If You Tour The Marin County Civic Center, They Will Tell

1778 WordsApr 25, 20178 Pages
If you tour the Marin County Civic Center, they will tell you stories of architecture and Wright, of county supervisors and fairgrounds, of famed locals and proud histories; they will not, however, offer you the story of the revolutionary moment that called the Civic Center its beginning. On August 7, 1970, 17-year-old Jonathan Jackson launched an armed attack at the courthouse to demand the release of his brother George – a political activist who violently fought the white supremacist structures of the penal system – from San Quentin, the high-security prison on the San Francisco Bay. That mission failed, losing Jonathan his life, and leaving behind lengthy consequences for his alleged accomplice, the radical former UCLA professor Angela…show more content…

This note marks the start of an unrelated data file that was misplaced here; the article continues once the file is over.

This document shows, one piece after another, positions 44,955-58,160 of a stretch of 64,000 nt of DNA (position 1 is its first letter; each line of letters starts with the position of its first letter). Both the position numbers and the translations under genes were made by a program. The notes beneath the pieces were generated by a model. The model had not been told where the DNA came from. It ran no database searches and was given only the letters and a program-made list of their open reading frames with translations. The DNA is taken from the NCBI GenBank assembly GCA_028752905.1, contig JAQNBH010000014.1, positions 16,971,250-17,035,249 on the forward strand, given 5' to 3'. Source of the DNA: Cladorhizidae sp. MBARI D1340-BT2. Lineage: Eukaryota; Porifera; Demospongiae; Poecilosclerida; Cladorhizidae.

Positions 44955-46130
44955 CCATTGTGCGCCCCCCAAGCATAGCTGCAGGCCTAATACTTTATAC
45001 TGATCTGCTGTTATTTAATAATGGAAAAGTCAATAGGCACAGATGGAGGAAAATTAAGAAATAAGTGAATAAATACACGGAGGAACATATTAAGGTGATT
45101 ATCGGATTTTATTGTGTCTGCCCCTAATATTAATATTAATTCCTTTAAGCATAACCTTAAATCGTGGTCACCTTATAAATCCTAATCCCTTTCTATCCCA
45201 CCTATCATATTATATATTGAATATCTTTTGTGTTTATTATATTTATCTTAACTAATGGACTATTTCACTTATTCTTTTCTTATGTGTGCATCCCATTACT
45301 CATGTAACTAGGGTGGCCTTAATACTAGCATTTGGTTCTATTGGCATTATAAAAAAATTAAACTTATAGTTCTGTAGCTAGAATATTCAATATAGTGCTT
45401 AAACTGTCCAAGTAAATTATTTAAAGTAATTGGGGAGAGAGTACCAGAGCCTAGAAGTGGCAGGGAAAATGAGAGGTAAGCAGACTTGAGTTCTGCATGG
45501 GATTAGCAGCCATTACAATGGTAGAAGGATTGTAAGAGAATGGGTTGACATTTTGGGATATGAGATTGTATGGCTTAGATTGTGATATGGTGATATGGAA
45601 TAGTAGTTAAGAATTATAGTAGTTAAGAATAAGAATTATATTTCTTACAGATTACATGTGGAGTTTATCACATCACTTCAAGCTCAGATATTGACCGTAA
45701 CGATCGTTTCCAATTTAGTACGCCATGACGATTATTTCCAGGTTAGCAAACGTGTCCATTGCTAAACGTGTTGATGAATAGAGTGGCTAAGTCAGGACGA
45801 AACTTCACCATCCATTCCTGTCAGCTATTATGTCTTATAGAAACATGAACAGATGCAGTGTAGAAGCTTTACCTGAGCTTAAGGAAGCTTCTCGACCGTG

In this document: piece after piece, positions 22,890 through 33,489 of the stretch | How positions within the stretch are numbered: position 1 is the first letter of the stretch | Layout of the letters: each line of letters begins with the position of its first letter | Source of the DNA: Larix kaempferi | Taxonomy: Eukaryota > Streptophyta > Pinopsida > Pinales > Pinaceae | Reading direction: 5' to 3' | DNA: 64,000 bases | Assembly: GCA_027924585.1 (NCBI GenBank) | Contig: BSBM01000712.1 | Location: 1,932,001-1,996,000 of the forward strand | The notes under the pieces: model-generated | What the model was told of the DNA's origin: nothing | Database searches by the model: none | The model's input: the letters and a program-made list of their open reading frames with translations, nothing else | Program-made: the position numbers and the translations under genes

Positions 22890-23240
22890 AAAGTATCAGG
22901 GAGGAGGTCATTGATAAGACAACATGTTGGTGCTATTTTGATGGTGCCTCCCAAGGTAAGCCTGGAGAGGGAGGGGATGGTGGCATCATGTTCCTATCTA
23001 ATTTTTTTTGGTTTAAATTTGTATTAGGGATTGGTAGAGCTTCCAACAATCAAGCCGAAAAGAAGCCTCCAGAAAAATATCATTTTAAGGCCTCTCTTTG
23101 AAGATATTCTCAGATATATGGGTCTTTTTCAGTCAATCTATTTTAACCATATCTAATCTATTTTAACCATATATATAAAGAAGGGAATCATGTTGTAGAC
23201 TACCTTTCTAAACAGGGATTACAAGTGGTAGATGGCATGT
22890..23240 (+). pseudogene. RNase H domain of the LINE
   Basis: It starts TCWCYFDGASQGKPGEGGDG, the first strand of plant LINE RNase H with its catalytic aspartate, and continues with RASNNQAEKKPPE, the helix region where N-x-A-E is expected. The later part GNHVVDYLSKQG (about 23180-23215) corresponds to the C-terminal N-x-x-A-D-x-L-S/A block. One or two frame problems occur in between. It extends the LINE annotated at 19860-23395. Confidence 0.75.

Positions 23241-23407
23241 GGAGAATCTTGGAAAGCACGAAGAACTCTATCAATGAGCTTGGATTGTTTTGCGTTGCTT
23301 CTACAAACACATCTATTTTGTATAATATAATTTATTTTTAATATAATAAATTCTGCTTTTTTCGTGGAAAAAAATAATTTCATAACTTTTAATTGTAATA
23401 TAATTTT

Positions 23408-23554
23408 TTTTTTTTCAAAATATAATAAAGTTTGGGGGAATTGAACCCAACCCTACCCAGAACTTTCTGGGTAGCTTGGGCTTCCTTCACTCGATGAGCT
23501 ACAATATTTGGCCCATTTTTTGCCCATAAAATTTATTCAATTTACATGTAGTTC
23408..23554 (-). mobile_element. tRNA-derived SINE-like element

In one such sentence, explaining the importance of dangers of Blackness in America, he says, “There is always, of course, more to any picture than can speedily be perceived and in all of this—groaning and moaning, watching, calculating, clowning, surviving, and outwitting, some tremendous strength was nevertheless being forged, which is part of our legacy today.” This level of writing, with its elements of poesy and intellectualism, seems to be an appeal to educated audiences, particularly white moderates, who might have read this letter because of Baldwin’s fame as an author. But Baldwin addresses, just as clearly, the dissatisfied-yet-complacent Black people who disavowed the stigmatized violence of Black radicalism, and rhetorically places them in agreement with him, explaining, “We know that we, the Blacks, and not only we, the blacks, have been, and are, the victims of a system whose only fuel is greed, whose only god is profit.” This sentence reads, to a white audience, as a representation of Baldwin and Davis, but to a Black audience as a statement that includes the reader, thus manipulating the open letter format to bring that reader into radicalism through a fear of and discomfort with systemic injustice. In case that fear of the present would not suffice, Baldwin references pertinent historical

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